Books, whose characters and stories take us on a journey exploring these deeper questions, are the ones that completely transport us, access our deep emotions and are the ones that stay with us, long after we’ve turned that last page. If you think about some of the greatest, most powerful books, this reinforces the argument. Think about Yann Martel’s ‘Life of Pi’ which focuses on the importance of believing in something to survive. When you read the ending, there are two possible conclusions, everything that happened in the boat was real or that it was all Pi’s imagination. The one that you believe comes down to your own beliefs and what you’d like to believe but either way, it pulls at our very core, making us question everything we believe in. It also makes us question the very importance of believing in something to survive.
Another story that comes to mind is the children’s classic, E. B. White’s ‘Charlotte’s Web’, which I probably read at about the age of nine. The story charts the friendship between Wilbur, a pig and, Charlotte, a spider and was the first experience I had where the main character in a book died. I can’t tell you how much it captured my emotions even at that young age and the tears that were shed at the end. Although aimed at a younger audience, the themes are very much geared towards adults too. Fundamentally, the book makes anyone that reads it question what they would be willing to sacrifice for friendship and additionally how we can reconcile moving on with grieving for a loved one who’s died.
These books all have strong, powerful central questions. Try working out what they are?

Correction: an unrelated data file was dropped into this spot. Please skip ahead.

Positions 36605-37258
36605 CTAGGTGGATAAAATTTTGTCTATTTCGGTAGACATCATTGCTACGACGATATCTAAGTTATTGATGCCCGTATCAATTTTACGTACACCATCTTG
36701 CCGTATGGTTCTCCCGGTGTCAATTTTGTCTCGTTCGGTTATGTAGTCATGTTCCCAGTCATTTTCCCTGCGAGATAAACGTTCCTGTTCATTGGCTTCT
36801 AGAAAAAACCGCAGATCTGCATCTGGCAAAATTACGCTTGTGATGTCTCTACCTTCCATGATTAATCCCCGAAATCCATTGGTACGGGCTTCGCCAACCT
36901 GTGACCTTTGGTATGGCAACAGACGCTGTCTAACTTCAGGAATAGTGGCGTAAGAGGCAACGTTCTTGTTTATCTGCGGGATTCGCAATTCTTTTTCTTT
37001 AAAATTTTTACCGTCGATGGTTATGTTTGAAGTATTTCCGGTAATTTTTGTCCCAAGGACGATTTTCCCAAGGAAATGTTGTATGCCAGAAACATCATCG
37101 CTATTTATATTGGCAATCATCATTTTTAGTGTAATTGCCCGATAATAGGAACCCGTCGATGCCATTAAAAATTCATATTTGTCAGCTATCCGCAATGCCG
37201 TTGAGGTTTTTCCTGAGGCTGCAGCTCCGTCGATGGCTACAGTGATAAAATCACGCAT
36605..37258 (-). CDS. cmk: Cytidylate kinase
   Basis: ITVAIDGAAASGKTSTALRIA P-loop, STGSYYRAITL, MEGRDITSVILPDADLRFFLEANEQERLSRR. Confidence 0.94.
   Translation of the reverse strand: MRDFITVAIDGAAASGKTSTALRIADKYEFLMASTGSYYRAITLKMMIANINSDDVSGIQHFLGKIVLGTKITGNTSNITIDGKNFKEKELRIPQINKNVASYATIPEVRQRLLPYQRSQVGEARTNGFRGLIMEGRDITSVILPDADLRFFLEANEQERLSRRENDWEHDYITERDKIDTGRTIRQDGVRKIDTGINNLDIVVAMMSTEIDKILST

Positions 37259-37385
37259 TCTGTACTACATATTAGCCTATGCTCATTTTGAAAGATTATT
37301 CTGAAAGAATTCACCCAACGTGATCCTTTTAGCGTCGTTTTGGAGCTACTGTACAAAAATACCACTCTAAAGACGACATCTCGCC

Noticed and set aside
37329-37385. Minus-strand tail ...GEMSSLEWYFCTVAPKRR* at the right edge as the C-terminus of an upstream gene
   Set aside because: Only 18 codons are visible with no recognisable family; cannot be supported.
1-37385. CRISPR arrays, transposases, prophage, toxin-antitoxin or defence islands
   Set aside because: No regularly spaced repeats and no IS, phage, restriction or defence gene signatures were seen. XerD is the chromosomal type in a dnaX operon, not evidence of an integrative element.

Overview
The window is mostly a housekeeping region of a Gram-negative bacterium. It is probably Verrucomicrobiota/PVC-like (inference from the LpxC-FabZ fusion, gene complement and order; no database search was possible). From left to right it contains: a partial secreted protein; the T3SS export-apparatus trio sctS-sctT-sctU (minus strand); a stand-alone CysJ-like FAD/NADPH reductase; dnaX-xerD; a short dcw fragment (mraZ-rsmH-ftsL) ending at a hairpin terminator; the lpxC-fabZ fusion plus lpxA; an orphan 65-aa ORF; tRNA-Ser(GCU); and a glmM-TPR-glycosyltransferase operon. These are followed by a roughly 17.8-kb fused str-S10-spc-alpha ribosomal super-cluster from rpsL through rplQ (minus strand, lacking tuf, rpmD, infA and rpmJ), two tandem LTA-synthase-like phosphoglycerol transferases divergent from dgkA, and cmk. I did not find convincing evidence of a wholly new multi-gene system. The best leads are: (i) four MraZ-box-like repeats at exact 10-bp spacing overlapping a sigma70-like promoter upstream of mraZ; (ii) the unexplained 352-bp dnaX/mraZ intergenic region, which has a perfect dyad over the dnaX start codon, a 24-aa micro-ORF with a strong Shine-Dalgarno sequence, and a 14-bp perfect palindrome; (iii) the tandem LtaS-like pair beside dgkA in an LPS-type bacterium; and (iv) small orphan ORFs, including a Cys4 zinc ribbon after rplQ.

- The Alchemist
- Anna Karenina
- The Lovely Bones
- Lord of the Flies
- Lord of the Rings
- Animal Farm
- Tuesdays with Morrie
- The Kite Runner
- A Thousand Splendid Suns
- The God of Small Things
- Catch 22
- The Road Less Travelled
- Harry Potter
- Captain Corellis’s Mandolin
- Memoirs of a Geisha
- Conversations with God
- Sophie’s World
- Life after Life
Now it’s your turn. Add to the comments below and tell me your favorite book’s central question?
The Problem with Not Identifying Your Novel’s Central Question
After listening to Mary’s insights about identifying a central question to the novel, an insight came to me! I realized that the reason why I’d stopped working on my second novel and why its collecting dust was for this very reason. I hadn’t identified its central question. As a result, I didn’t understand what the character and story were trying to resolve or understand and therefore, it had no direction. The story in itself couldn’t carry that amount of words and I lost steam, and then lost interest.
Identifying Your Own Novel’s Central Question
It’s clear that as an author, you need to be deeply interested in your novel’s central question, otherwise, you’ll lose motivation, quickly. It may also mean that you need to go deep within yourself to identify a central question that you feel strongly about and one where you can bring depth and emotion to it.
When identifying what you’d like to write 70-80,000 words about, you could consider the following:
– Something that’s bothering you or someone you know
– Something deeply personal to you that requires a resolution
– A question currently at the center of your life
– A secret you have or that’s in your family
– An argument you’ve had with someone
– A mystery that you wish could be solved
– Something that confuses you
– Something that you’d like to learn more about
– Something you’ve repressed
– Something on the News
– Something you feel strongly about
– A current societal /ethical debate
– What are you ashamed about?
– What do you feel guilty about?
– Questions at the heart of your favorite novels/TV shows/films
– Human hierarchy of needs
Now I do have an idea for my next novel. I won’t divulge that just yet but suffice to say that after yesterday’s exercise, I’ve identified that it will be an intertwining story with the central question ‘what are the main characters willing to sacrifice for love?’ Just by having a clear question at its heart makes me feel more confident and hopefully, my writing will now have a direction and purpose to it. I do believe that the main characters will lead me towards answering this question, each in their different ways and with different outcomes so I’m very excited to begin this journey with them.